FacebookTwitterRedditEmail

Extinguishing Frida Kahlo

Usually I leave Hollywood alone. Dramatic film has not been a medium of historical accuracy. Getting around to seeing the movie “Frida,” however, put me in a comment-making mood. No, it drove me to speak up as a fan of Kahlo’s.

Julie Traymor’s film “Frida” is based on Hayden Herrera’s biography of Frida Kahlo, a Mexican painter who was disabled, Latina, female, bisexual and a Communist. The actor Salma Hayek portrays Frida.

What drags me to the computer is the obliteration of polio from the film. When the audience sees shots of Frida as a young person still in preparatory school, she is shown as completely able bodied. Skipping, running with no impairment to her gait, pushing herself agilely up on her toes, legs exposed there is no trace of the polio Kahlo had contracted at age 6.

So I dug out my old copy of the biography, now dog-eared and falling apart at the seams to check how that foundational part of Frida’s life had been depicted.

Although a fellow cripple like myself can take issue with Herrera’s account of Frida, particularly when the historian takes it upon herself to engage in amateurish psychoanalyzing about Kahlo’s “infirmity” (of which I can locate none in her being), the biography clearly documents the polio:

“The reason for the change was illness: when Frida was six years old, she was stricken with polio. She was to spend nine months confined to her room. ‘It all began with a horrible pain in my right leg from the muscle downward,’ she remembered.”

Then: “when Frida was up again, a doctor recommended a program of physical exercise to strengthen her withered right limb,” writes Herrera (emphasis mine) and a letter written by Kahlo states “The leg remained very thin.”

In the film after she and an elderly Leon Trotsky climb the steps of Indian ruins that would leave a marathon runner out of breath, Trotsky asks Frida what happened to her. This question is so familiar as to be a cliche to disabled persons. Frida explains that she is not sure after so many surgeries (some 32 of them) what has caused her condition what but she says, “the leg. the leg is the worst.”

It is now more widely recognized that physicians’ prior advice about what to do about polio – use it or lose it – was quite wrong. It is more like use it and then lose it. Much of the pain Frida experienced can be attributed to post polio and overuse syndrome. In addition, Kahlo’s San Francisco physician diagnosed her with congenital scoliosis of the spine. All this came before the dramatic trolley car accident where Frida was impaled by an iron handrail that broke her spine in 3 places and exited her vagina.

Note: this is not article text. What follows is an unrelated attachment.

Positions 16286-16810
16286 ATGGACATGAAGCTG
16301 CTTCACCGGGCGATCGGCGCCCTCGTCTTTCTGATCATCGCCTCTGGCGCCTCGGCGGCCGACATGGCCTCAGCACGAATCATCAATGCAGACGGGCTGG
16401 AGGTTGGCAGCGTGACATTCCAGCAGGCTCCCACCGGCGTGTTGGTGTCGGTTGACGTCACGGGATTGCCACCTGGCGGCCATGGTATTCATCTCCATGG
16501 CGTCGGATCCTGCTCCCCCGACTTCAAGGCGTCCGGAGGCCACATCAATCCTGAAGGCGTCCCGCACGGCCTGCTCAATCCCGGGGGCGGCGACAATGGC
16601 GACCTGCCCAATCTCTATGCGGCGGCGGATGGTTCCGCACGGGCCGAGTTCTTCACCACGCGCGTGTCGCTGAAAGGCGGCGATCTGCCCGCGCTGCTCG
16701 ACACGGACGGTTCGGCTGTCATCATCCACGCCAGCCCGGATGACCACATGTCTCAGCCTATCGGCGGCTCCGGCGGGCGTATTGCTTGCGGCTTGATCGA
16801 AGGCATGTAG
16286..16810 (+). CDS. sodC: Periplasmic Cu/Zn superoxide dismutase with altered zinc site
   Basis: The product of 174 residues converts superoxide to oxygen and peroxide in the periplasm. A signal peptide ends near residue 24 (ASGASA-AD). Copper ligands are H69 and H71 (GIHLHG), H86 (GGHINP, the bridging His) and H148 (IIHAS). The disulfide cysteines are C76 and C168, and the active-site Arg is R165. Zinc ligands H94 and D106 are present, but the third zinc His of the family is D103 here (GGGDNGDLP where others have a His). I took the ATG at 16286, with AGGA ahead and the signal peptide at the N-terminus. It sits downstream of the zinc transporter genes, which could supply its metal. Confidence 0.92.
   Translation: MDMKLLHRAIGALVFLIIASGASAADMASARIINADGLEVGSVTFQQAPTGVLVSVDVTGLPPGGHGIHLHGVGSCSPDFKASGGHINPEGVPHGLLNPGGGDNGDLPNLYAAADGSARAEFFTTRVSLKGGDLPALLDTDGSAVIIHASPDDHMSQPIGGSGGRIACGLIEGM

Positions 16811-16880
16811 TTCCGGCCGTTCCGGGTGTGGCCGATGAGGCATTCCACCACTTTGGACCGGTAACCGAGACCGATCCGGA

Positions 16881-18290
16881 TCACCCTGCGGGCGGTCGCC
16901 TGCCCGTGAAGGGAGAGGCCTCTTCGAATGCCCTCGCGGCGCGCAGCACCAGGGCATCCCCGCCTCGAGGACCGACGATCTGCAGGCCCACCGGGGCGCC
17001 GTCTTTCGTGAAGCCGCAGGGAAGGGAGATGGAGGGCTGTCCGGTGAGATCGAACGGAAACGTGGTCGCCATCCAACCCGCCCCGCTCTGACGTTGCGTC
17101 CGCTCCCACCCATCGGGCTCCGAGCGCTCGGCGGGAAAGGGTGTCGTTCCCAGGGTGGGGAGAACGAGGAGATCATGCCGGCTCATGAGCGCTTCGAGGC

This collision is the moment in which Traymor determines that Kahlo has an impairment yet still we do not see Hayek limping. We see her do a seductive dance in high heels! In reality Kahlo wore three or four socks on the thin calf and her right shoe was built up to compensate for the smaller limb. How much more interesting the dance scene could have been had the limp been a part of the choreography. To flaunt that right leg – that would have been revolutionary. Historically incorrect (surprise) what does the omission say about disability? Why did the filmmaker decide to obliterate the polio? Did Hayek have anything to do with it?

I ask because when Daniel Day Lewis accurately portrayed the writer Christi Brown in the movie “My Left Foot” by conforming his body to that of Brown’s who had cerebral palsy Joan Collins characterized Lewis as making himself “ugly in every way.” Why would the handsome Lewis want to do that, Collins wondered.

Did Hayek, whose voluptuous eat-me-up body is displayed nude on the big screen at every possible opportunity, object to having one of her legs be “withered” by reality? For truly Frida’s right leg was smaller than her left.

One can only speculate but this seems a plausible explanation since the leg factor is brought up in the film by Frida’s husband Diego Rivera’s first wife Lupe when she cries to Diego, “you give up these legs” stroking her own thigh “for these matchsticks, these peg legs” grabbing at Kahlo’s skirt.

It is Rivera who has the most succinct line in the movie. When Frida first undresses before him, she says “I have a scar.” Rivera replies “You are perfect.”

Ahh, I suppose we should be grateful that nobody wanted Kahlo dead in this movie. It was not the era of the Derek Humphreys, the Peter Singers or removed bioethicists who dictate who has quality-of-life and who does not. Had it been, no doubt the “saviors” would have rushed in with the “right to die” chemicals soon after the trolley car incident, when Kahlo found herself in bed in pain. It was in the aftermath she found the makings to become a serious painter. As renown Rivera himself noted, “she is much better than me.”